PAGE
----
In India, worms were shown to clean up contaminated soil over time.
By Betsy Lynch
June 14, 2010
A study in India showed worms will ingest soil toxins without re-polluting the soil when they die.
It seems earthworms may be the key to reclaiming contaminated soils in India and around the world.
Suneet Dabke, PhD, a consultant with Concept Biotech, spear-headed a four-year vermiculture bioremediation effort with the help of a grant from the Blacksmith Institute in New York and support of farmers and villagers in western India’s Muthia village. He shared his results at the 10th annual North Carolina State University Vermiculture Conference last month in Durham, N.C.
Muthia village is a small agricultural community near the city of Ahmedabad (population 5 million) in Gujarat state. Textile and pharmaceutical companies used the region as a toxic waste site, contaminating the land so thoroughly that farmers can no longer grow crops there. Chromium, lead, iron and zinc turned the ground yellow and also leached into the water supply. Today, the streams continue to run a sickly yellow, and water must be trucked in for the 7,000 villagers.
For decades, many factories in India dumped their toxic wastes onto the ground soil, unchecked and unregulated. In 1996, laws were passed to prevent further soil degradation, but the toxic legacy left behind continues to plague people’s health, productivity and environment. The initial findings from Dabke’s vermiculture project, in which he used earthworms and beneficial microbes to “eat up” soil contamination on 4 acres of land, show the soil may be reclaimed.
Dabke’s team started work on the site by removing 3½ feet of soil and disposing of it at a landfill. Working with area farmers who donated tractors, seed and labor, they then tilled compost into the subsoil, applied a microbial solution, spread vermicast (worm manure), and applied a vermi-accelerator, an inoculation of beneficial microbes in order to balance pH and create a more suitable environment for the worms.
Courtesy Blacksmith Institute
Workers in Muthia village, India, treated contaminated soil with active bacterial inoculants and vermi-castings.
Prior to adding worms, they also grew a cover crop, tilling in a portion of it and laying some of it on top of the soil as mulch. Finally, Dabke and his team introduced 300,000 earthworms and let them go to work.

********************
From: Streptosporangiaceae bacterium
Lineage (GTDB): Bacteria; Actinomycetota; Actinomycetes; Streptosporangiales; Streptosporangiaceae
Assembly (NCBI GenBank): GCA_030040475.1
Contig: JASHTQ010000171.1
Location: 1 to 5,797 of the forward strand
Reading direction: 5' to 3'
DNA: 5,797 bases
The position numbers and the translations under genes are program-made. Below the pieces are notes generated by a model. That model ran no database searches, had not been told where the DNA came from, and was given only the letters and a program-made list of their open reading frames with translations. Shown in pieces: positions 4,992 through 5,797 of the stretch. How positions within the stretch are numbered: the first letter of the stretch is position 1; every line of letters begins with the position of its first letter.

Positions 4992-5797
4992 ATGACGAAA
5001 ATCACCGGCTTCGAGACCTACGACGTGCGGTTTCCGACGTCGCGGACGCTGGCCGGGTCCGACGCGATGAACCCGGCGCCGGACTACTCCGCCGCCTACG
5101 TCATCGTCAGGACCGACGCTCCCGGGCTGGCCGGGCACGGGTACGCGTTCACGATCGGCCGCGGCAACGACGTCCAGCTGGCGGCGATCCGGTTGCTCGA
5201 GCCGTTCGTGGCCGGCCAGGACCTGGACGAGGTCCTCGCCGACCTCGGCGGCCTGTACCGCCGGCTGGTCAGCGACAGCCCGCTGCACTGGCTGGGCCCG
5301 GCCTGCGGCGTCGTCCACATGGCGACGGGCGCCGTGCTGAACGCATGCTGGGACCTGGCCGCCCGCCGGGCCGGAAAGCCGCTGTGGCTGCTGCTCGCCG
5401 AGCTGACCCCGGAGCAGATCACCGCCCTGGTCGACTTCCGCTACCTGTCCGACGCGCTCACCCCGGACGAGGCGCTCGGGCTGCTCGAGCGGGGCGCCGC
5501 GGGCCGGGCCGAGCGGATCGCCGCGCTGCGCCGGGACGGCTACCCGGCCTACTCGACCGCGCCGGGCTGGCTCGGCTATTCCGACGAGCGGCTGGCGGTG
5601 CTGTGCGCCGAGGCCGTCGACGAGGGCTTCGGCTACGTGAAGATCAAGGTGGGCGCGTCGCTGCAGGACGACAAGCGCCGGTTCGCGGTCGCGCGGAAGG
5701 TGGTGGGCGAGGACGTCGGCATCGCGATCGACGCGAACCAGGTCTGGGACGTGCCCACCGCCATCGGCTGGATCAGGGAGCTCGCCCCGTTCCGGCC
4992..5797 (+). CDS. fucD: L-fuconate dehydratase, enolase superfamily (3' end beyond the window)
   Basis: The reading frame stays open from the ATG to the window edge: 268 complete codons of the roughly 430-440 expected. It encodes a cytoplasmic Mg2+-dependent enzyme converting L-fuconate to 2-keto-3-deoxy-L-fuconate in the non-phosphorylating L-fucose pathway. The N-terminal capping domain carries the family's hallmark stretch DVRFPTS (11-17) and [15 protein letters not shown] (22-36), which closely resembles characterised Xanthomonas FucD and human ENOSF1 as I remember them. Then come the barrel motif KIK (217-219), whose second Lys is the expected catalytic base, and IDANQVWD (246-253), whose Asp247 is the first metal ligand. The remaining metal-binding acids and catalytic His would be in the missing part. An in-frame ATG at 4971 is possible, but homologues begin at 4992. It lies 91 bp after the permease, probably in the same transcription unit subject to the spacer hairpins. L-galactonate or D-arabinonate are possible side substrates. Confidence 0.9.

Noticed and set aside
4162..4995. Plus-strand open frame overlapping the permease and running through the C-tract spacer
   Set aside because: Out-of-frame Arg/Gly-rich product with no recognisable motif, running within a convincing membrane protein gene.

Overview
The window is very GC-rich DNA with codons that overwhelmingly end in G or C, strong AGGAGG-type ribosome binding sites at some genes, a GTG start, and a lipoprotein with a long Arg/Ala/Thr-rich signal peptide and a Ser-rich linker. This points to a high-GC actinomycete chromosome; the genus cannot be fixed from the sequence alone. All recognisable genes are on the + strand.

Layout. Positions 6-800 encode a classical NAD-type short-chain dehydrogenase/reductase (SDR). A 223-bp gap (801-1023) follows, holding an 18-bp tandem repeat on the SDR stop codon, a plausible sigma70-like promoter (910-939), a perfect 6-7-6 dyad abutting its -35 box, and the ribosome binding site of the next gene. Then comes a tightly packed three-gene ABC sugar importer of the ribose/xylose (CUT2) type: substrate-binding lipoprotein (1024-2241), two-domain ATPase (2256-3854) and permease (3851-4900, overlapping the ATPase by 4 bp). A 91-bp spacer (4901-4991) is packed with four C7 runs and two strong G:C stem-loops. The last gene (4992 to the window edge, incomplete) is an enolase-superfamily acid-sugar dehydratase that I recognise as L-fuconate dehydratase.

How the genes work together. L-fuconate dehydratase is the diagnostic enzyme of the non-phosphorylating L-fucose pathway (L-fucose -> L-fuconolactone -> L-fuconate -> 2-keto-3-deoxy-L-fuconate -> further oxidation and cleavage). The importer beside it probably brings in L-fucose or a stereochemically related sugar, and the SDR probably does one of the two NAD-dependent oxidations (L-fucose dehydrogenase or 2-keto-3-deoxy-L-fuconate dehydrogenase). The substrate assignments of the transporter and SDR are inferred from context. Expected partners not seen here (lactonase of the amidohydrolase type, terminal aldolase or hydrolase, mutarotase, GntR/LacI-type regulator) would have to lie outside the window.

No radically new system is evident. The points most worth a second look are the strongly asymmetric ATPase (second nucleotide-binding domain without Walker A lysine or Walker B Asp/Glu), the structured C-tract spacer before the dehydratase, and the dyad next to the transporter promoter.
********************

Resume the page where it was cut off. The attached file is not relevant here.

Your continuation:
In addition to the beneficial affects of aerating and fertilizing soil, the worms consumed and processed soil organic matter. In the process, the worms were able to remove the toxins from the land because they retain ingested toxins in their body tissues rather than excreting it.
Before the study’s conclusion, the toxic worms were harvested from the site and burned in an incinerator. The rationale was that disposing of the worms by incinerating them would disperse any residual heavy metals into the atmosphere and would be less harmful to the environment and area inhabitants than letting the heavy metal-laden worms remain in the soil.
Environmental scientist and vermiculture specialist Norman Aracon, PhD, from the University of Hawaii, points out that as long as the worm population remains healthy and active, the heavy metals the worms ingest remain contained inside the worms’ body tissue. When those worms die, other worms and microbes ingest the worm proteins so the toxins remain sequestered and aren’t released and taken up by plants.
Theoretically, the toxins from dead worms would not be released into the soil unless all the worms in a region died. However, more research is needed in this area.
In similar vermiculture studies done in the U.S. using worms to remediate contaminated soils (such as in mine-reclamation projects), it has also been observed that as worms migrate, they help disperse toxins, reducing contaminant concentrations in a given area.
In vermicomposting systems used to process biosolids, such as human waste and sewage sludge from municipal waste-treatment plants, the residual worm castings typically pass EPA requirements for heavy metals and harmful pathogens. In other words, it appears that worms work as Mother Nature’s purification plants.
In the final phase of the Muthia-village study, Dabke’s team planted maize. Tests showed only trace levels of heavy metals in the soil and crop. Since the project’s conclusion, the region’s farmers have united in trying to get industries to accept responsibility for more remediation land projects so they can raise crops and graze livestock on safer soils.
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